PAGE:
Monotype Launches Helvetica Now Variable Font
The Swiss typeface designer Max Miedinger first designed Helvetica in 1957. We now refer to it as the most appropriate font due to its smooth lines, modern efficiency, and, most importantly, its neutrality. Initially, this popular typeface was called Neue Haas Grotesk, and then it was changed in 1960 to Helvetica, which translates to "Swiss" in Latin.
Helvetica gets widely used across various industries and applications; in fact, brands such as BMW, American Airlines, Crate & Barrel, Motorola, and The North Face all have logos made up of the same typeface.
And while some people have considerable admiration for Helvetica, equally as many people dislike the typeface. While some dislike it for its overuse, others dislike that it's not great for user interface. Often the font has issues with tight spacing, uniformities, and a lack of rhythm and contrast.
While at first glance, everything about the typeface is sleek and straightforward, recently, designers have been searching for a variable font as brands wish to improve their website's speed and user interface without compromising their overall design.
To help these brands, Monotype Studio is announcing the release of Helvetica Now Variable font. This variable font packages all the essential DNA of the typeface into one compact file that saves both time and space while simultaneously reducing significant restrictions on web designers and developers.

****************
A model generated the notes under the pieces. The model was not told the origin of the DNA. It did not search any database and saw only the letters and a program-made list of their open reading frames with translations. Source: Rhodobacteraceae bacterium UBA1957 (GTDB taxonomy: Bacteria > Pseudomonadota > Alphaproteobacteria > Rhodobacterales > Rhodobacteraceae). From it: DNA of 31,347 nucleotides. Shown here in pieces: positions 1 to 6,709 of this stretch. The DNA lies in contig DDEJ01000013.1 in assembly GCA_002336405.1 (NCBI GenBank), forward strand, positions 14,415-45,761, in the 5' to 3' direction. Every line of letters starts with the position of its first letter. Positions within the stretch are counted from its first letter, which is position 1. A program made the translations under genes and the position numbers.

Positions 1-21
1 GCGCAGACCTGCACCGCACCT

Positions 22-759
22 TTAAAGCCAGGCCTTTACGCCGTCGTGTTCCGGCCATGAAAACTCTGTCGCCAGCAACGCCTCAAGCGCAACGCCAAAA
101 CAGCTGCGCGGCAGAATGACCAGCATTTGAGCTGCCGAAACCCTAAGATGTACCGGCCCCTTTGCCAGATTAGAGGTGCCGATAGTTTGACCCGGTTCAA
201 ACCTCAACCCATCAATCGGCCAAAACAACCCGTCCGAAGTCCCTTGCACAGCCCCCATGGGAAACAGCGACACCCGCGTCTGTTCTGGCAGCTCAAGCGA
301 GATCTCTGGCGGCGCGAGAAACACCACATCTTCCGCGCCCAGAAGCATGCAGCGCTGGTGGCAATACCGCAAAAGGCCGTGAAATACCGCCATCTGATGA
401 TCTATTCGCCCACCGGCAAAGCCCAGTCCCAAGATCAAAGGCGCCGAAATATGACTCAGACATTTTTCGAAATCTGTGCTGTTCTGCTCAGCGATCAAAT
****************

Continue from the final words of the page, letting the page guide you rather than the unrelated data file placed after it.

Helvetica Now Variable is a more robust version of the foundry's Helvetica Now released in 2019. This redesign is intended to inspire designers to blend hairline weights with extra black weights for more energized and creative typographical designs.
“The incredibly positive reception to Helvetica Now makes us proud to build upon this time-tested design even further,” said Charles Nix, Monotype creative type director, in a press release. “This font gives designers the firepower they need—from greater creative freedom to typographic expression—to produce exquisitely fine-tuned typography and expressive, animated headlines. Moreover, it’s just plain fun, with the potential to bring the good news of variable fonts to the masses. Helvetica Now Variable is everything Helvetica should be today.”
So whether or not you love or hate Helvetica, there's no denying that it was in dire need of a new variable font chapter. While this isn't a redesign or a revival, it is a statement that Helvetica is for any design and any designer.